13 February 2011

Snow DropsWell, I guess Spring must indeed be just around the corner to judge by the snowdrops showing themselves. These were on our walk at Chipping Warden yesterday but they are all over our area; the clump in our front garden has also emerged from its winter slumbers. What I would like to know: how do they decide when it’s time to get up? I am guessing it is temperature related and the brief bit of research I’ve done would seem to bear this out. Last year there were several reports about their delayed arrival because of the very cold temperatures and deep, penetrating frosts in January. Having said that, the weather this winter was every bit as cold although, I guess, perhaps it’s been a bit more pleasant (temperature wise) over the past couple of weeks and the ground is certainly no longer frozen. But how do they tell the difference between conditions now and conditions back in November, say? Answers on the back of a postcard (or, indeed, using the Comment feature).

We had a lovely evening out last Tuesday. We were invited to join some friends for dinner and a visit to the theatre to assist in the celebration of our friend Ellen Pagliaro’s fiftieth birthday (I know, what a baby). Ellen was a friend of Penny’s from their days at Warwick University when they were both training to become teachers – they had some English classes together and we’ve remained in touch. Ellen’s husband Julian made all the arrangements unbeknownst to Ellen which involved us driving to Milton Keynes and presenting ourselves at the local Red Hot World Buffet for dinner prior to a stroll to the Milton Keynes Theatre to see a wonderfully energetic and enjoyable production of “Footloose.”

Several things in that paragraph need expansion, I’m afraid. First of all, Milton Keynes.

Milton Keynes is perhaps the most famous (or infamous, if you prefer) of the English “new towns” which were developed in the 1960s and 70s to help alleviate the housing shortage in London. Nowadays, people would go ballistic if the government suggested swamping four or five quaint English country villages with a massive urban sprawl but, I guess, it seemed like a good idea at the time. And, I’m sure the residents of Milton Keynes think it is brilliant. In our view, on the other hand, it’s a concrete monstrosity with very little to recommend it. It is built on a grid pattern which sounds like a good idea until you try and find some place; every road and every intersection looks exactly the same and the confusion caused to outsiders is compounded by having virtually no directional or road signage. (Beautiful, downtown Bracknell was also a “New Town” but it was designed a bit later and does not suffer from the impenetrable grid pattern. Instead, it has thousands of roundabouts which, again, all look the same). Fortunately, we had left plenty of time and, after several misdirection’s and false turns, finally arrived at the Red Hot World Buffet just in time to join everyone else for dinner.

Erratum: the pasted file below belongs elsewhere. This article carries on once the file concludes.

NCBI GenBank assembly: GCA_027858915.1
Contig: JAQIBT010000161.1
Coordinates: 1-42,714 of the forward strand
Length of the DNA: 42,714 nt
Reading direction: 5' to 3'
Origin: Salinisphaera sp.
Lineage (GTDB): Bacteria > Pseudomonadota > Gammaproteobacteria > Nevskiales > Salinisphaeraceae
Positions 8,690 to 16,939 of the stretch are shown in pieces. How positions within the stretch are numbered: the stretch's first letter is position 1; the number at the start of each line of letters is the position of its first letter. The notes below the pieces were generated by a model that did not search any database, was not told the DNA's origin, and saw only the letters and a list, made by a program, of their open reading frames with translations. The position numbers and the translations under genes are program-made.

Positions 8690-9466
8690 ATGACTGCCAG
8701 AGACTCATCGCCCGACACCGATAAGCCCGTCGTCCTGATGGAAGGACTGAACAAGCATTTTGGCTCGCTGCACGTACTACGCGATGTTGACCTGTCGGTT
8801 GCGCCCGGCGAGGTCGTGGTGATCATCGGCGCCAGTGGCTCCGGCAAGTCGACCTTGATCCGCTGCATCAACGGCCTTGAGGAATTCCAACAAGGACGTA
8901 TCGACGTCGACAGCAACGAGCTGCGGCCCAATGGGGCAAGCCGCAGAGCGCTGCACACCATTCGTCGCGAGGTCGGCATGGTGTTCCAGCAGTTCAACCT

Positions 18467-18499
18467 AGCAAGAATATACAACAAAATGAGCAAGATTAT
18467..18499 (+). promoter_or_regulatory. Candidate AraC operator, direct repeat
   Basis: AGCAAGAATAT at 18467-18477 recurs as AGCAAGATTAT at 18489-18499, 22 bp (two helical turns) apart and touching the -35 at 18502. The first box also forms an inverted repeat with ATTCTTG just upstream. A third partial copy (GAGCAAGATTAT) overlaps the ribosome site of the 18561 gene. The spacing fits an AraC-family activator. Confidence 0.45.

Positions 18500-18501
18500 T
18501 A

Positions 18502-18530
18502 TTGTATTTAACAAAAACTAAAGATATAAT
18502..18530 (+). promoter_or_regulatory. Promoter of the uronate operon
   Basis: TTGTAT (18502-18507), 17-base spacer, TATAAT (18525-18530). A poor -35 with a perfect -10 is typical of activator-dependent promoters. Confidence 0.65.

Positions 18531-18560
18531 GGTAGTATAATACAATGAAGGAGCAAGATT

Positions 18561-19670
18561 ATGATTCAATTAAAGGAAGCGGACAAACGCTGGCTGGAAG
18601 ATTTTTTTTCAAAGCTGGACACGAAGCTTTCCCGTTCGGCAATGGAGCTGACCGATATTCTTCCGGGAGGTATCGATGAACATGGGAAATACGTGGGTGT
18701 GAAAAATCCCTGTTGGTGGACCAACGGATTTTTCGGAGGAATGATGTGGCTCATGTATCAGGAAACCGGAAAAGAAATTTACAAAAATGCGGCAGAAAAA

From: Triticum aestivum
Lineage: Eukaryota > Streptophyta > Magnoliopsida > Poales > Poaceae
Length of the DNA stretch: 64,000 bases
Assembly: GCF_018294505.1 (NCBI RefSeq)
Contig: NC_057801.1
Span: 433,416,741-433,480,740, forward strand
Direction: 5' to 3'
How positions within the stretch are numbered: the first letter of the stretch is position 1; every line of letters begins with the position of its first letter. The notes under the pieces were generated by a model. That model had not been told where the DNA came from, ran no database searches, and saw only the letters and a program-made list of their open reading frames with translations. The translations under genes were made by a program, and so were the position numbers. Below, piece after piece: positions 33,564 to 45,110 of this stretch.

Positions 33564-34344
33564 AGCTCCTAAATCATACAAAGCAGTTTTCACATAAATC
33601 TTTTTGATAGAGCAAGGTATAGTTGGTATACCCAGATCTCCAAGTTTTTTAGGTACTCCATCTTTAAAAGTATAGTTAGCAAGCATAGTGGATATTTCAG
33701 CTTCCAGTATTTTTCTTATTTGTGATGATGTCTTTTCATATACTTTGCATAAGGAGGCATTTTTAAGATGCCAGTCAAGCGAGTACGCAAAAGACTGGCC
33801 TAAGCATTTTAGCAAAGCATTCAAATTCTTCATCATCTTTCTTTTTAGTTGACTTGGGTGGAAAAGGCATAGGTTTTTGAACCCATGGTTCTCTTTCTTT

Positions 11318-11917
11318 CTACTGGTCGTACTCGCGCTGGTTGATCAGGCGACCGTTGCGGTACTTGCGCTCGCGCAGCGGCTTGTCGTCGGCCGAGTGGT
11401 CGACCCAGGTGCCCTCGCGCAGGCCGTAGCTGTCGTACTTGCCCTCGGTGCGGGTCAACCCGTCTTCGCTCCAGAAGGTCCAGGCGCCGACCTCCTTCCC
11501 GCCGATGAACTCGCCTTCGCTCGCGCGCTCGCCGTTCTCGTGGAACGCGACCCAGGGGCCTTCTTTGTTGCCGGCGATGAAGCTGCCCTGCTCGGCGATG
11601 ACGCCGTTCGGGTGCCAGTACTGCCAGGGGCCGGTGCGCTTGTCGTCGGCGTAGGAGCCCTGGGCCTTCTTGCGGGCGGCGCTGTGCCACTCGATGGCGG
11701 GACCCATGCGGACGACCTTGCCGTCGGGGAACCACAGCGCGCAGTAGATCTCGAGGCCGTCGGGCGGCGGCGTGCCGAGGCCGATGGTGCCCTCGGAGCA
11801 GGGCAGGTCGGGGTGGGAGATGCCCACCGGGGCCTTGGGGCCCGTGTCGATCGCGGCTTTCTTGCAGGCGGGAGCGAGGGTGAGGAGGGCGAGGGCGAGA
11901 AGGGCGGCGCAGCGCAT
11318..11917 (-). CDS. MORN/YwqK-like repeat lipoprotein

Then there is the Red Hot World Buffet which those of you who have been following the Befouled Weakly News will perhaps remember our mentioning previously.

To remind you, this is an “all you can eat” establishment with a variety of cuisines from which to choose. Our first visit (to the Northampton branch) left us decidedly underwhelmed as much of the food was lukewarm. The Milton Keynes branch, however, clearly gets a much greater through-put and the food this time was mostly hot and moderately pleasant, I have to confess. We’re still not sufficiently practiced in the “all you can eat” sweepstakes and clearly weren’t dressed for the evening. The appropriate attire seems to be loose-fitting sweatpants and a tent-like shirt or top, to judge by those who were clearly experts at getting their money’s worth.

Then, on to the theatre for “Footloose” which was a lot of fun. I guess many of you will be familiar with the film which was released in 1984 and starred Kevin Bacon, Lori Singer and John Lithgow. (Apparently, there is a remake due out sometime this year). In short, a city boy moves to a small rural community where rock and roll music and dancing have been banned. With the senior prom on the horizon, the youngsters try to persuade the town council to repeal their ordinance. Good music, a wonderfully energetic performance by the actors and a good, fun evening out.

Love to you all,

Greg

3 thoughts on “13 February 2011”

  1. How do they know?
    Ours are just about ready to open and I was thinking it was kind of early – especially since we’ve had some cold weather lately as well (not as cold of those of you who actually have had snow this year!) . We also have some trees with pink blossoms… seems way too early for that! Perhaps these are the “trend setters” the “early adopters” the “mavens” of the plant world?

  2. So sorry to hear about the pink showing in Oregon, I believe that the crocus represent a sort of ground hogs day in my industry, in my area, if the crocus’ come up and see their shadow, there will not be six more weeks of Winter, if they don’t see their shadow, or aren’t up to see their shadow, bundle up buy more oil, cause it’s going to be a long winter, we’ll be lucky if we only have snow until Hope’s Birthday.

  3. It is warm in Phoenix. Everyone is welcome if you want to thaw out. I have plenty of room.

    Ellen

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